Parents used to bring food and money to their children studying in other towns, Yelkouni said, but can no longer visit due to the threat of violence along the roads. This has forced many to work for under a dollar a day, washing clothes, selling goods, or toiling in small-scale artisanal mines.
Recent attacks have led to a ten-fold increase in the number of children needing protection this year, from 35,800 to 368,000.
Competition for the work is fierce, said 20-year-old Djakaria Kone, who left his parents and moved to a town in Sourou called Tougan in November 2018 to study. He now lives with 54 others, many of them displaced kids who are younger than him.
In March, Kone earnt $12 for three days making bricks and digging ditches along the main road in Tougan. But he hasn’t found another job since and has been surviving on meagre rations of government food aid.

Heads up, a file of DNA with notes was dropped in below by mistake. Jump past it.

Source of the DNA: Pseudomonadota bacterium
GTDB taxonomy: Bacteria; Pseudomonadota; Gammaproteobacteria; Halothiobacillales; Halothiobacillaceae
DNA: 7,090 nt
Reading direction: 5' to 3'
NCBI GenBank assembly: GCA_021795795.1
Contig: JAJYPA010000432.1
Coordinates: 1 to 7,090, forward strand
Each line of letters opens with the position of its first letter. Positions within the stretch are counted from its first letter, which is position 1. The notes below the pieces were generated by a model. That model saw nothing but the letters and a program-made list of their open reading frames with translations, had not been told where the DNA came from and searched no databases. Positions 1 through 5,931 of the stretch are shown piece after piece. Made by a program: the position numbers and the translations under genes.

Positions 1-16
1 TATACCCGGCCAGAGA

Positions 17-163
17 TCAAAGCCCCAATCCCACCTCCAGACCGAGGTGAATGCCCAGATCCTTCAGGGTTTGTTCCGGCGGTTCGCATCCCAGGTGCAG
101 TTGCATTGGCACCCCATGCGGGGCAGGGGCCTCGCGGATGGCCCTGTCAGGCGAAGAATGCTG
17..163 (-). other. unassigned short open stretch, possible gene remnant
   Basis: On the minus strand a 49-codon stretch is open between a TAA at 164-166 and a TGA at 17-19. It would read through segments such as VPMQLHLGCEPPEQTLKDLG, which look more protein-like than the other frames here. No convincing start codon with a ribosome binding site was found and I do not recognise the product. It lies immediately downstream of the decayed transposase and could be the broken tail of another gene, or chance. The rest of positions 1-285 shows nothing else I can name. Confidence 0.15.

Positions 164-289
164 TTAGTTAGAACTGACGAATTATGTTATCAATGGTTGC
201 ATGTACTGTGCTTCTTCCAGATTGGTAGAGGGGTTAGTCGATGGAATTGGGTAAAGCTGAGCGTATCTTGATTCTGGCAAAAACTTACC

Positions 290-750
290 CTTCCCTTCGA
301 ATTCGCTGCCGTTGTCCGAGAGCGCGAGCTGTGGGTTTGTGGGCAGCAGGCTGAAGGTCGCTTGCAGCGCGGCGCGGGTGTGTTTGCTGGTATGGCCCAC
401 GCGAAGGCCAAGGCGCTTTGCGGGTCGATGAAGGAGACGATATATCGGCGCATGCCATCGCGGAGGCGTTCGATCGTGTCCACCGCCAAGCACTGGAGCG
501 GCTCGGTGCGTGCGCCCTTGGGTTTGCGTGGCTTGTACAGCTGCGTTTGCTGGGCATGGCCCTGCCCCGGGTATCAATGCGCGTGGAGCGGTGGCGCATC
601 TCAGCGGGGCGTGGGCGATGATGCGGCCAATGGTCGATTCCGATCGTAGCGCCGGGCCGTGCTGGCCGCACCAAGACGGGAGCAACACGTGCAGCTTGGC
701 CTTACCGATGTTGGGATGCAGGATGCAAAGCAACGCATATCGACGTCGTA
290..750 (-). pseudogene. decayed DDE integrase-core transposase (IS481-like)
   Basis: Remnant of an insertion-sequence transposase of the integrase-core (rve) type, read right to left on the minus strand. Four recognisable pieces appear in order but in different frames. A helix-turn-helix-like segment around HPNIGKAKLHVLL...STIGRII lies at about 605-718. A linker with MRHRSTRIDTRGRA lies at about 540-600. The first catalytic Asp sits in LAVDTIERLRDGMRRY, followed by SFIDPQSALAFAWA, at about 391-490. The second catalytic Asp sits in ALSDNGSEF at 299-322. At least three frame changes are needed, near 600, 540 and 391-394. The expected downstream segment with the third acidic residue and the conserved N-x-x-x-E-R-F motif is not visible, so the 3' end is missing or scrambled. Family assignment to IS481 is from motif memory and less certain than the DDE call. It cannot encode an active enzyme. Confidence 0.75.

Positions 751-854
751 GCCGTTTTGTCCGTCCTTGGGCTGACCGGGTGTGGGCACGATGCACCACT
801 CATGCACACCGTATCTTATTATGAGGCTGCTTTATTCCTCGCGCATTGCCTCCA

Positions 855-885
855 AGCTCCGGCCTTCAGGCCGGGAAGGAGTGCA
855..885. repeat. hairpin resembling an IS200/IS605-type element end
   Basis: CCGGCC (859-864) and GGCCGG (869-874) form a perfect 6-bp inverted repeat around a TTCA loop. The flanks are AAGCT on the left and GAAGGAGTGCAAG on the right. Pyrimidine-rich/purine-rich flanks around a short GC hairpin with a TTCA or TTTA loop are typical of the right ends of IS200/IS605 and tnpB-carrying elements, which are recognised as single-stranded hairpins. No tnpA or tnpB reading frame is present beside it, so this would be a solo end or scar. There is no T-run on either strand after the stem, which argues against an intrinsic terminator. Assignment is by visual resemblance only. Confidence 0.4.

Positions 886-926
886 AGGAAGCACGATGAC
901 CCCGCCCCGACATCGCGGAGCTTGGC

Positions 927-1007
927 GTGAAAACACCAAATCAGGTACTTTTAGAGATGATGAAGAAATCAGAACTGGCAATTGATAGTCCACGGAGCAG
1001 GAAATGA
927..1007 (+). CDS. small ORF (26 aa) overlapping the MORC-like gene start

“Schools are closed and I have no work,” he said. “When I wake up in the morning, I just walk around and don’t have anything to do.”
“Before we had our parents to help us, but now we have to fetch water and cook and do everything on our own,” added 17-year-old Seydou Koussoube, who moved to Tougan in September, a year after his school closed due to threats from jihadists.
Tent schools and TV lessons
Local organisations and private citizens said they are helping some displaced unaccompanied children – Martine was taken in by Yelkouni and enrolled in a state sponsored sewing program. But there is little support from the government, and most are slipping through the net.
UNICEF said it has “COVID-19 proof” programmes for unaccompanied children and other minors affected by conflict. Educational activities now take place in smaller groups, and individual counseling is offered to survivors of sexual exploitation and abuse.
But many humanitarian organisations are still new to Burkina Faso’s nascent emergency and have yet to establish programs focused on the exploitation of children, according to Jackie MacLeod, the International Rescue Committee’s head of mission in the country.